Think diets have to be pure torture to be effective? Convinced that eating healthy means depriving yourself or it’s not working? Your out-dated beliefs about losing weight could be holding you back.
An extra bite here, a snack in the car there …“It’s surprising how often people don’t know exactly what they’re eating. Instead of trusting your powers of recollection , start tracking daily calories in a food journal (or on your smartphone). In one study, women who kept a food journal lost up to 6 pounds more than those who didn’t.
2.“Losing weight is all about cutting carbs.”
This is true but not the whole truth. You don’t want to load up your plate with refined carbs like white bread and cookies. But not all carbohydrates should be limited. Your body needs Carbohydrates for energy and brain function. A better choice is to fill up on complex carbs like those in vegetables, fruits, and choose only whole grains. A better strategy is to monitor your overall calorie intake and include a variety of healthy foods in your diet.
“Skipping meals is one of the worst things you can do. Once hunger kicks in — and it will — “you’ll overeat, and probably not something healthy.” Missing a meal also puts the brakes on your metabolism. To keep your blood sugar stable and hunger cravings to a minimum, we recommend having a healthy meal every 3-4 hours. Start with eating a healthy breakfast within 2 hours of waking up, then have a healthy snack between your main meals of the day to curb hunger and fill in nutritional gaps. This will keep your metabolism running at its peak and drive your weight loss.
4. “If I’m not hard on myself, I won’t lose weight.”
Instead of berating yourself for choosing chocolate cake instead of an apple, show yourself compassion. We’re more likely to change when we’re kind to ourselves. Nothing positive can result from negative thinking. Once negative thoughts develop you start to doubt your ability to succeed and are more likely to quit. Staying sympathetic makes it easier to examine how you can prevent those same setbacks from happening again.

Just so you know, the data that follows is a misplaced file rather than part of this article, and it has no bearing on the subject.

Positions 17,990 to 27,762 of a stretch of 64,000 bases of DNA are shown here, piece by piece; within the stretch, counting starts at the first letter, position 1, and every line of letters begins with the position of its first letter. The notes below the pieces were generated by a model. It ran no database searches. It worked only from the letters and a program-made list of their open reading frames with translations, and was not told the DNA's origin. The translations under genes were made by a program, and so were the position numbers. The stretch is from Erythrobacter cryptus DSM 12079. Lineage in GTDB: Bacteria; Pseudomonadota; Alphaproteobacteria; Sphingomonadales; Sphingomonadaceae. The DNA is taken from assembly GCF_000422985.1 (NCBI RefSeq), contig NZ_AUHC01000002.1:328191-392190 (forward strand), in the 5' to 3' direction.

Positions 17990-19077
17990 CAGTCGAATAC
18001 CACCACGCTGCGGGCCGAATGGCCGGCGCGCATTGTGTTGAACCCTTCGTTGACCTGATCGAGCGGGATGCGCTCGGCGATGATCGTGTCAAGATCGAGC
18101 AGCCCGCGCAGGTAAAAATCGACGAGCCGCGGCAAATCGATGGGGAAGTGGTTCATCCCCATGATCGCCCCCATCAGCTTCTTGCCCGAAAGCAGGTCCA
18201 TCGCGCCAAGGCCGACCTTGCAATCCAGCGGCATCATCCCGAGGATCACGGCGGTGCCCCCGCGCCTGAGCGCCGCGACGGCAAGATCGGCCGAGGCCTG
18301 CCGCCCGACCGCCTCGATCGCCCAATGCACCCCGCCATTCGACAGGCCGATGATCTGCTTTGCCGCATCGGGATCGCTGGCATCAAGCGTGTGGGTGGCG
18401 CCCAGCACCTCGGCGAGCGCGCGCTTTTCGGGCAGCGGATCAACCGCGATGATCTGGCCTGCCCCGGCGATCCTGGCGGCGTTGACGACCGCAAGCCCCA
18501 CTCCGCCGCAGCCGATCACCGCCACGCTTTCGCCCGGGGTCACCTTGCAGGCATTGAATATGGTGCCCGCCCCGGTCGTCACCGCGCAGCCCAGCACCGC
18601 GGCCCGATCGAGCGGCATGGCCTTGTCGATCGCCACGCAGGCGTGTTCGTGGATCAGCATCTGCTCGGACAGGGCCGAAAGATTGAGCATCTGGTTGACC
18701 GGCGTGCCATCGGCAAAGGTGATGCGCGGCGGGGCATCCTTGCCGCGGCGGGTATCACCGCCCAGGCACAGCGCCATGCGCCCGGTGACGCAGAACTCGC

Actually, the two go hand in hand. Cutting calories will help you shed pounds, and with regular exercise you can keep the weight off. It’s not just about the initial weight loss but also finding a way to maintaining that weight loss over time. The people who successfully maintain their weight loss beyond a year are the ones who exercise at least 45 minutes most days of the week. Also our bodies metabolism has a tendency to slow as we lose weight and can lead to plateaus. Exercise keeps the body burning calories and can prevent a sluggish metabolism.
6. “I can’t eat out if I’m trying to lose weight.”
Going on a diet doesn’t mean putting your life on hold. “The changes you make to your food choices and meal planning should be lifestyle changes that are sustainable. That means go ahead and meet friends for dinner or plan to go to that party everyone is talking about. To avoid overindulging do a little planning ahead: Research the restaurant ahead of time to find healthy menu options. Request a to-go box for half your food at the beginning, rather than the end, of your meal. Bring a healthy food option to the party so you know you will have something to nibble on and not be tempted to over do it with less healthy options. Remember to limit alcohol consumption. It can make it harder for you to be in charge of your choices and add a lot of extra non-nutritious calories to your day.
7. “I’m embarrassed I’m dieting.”
Trying to get in shape is nothing to be ashamed of. Really owning your goals will help you succeed. The very fact that you are trying to do something healthy and positive your yourself is something to be proud of. Accountability and support are key for weight loss. Sharing your goals with a trusted friend that you know will be supportive can help you stay motivated. Don’t shy away from admitting when you’ve had a setback. Sometimes you need other people to cheer-lead for you through from their own attempts that have helped sustain them during the weight loss process. Most of us have at least one trusted friend or family member, but if you don’t we have a wonderful on-line support group for patients of Dr. Kuri (ask your patient facilitator for details on how to join)
“Diets shouldn’t be ‘all or nothing, researchers have found that being too rigid about what you eat leads to food cravings, which can hamper weight loss. “Allow yourself to have a treat meal or dessert once a week, and don’t think of it as cheating. Occasionally indulging yourself will help you stay on track. The key word being occasionally. You do need to learn moderation and limits to be successful.
9. “If I fall off my diet, I might as well quit.”
Get rid of “All or Nothing” thinking. It’s better to dust yourself off and try again, rather than quit once something’s gone wrong. Setbacks are an inevitable part of dieting. So, next time you’re derailed, think about what habit or thought undermined you. Then plan exactly how you’ll react differently — and successfully — next time.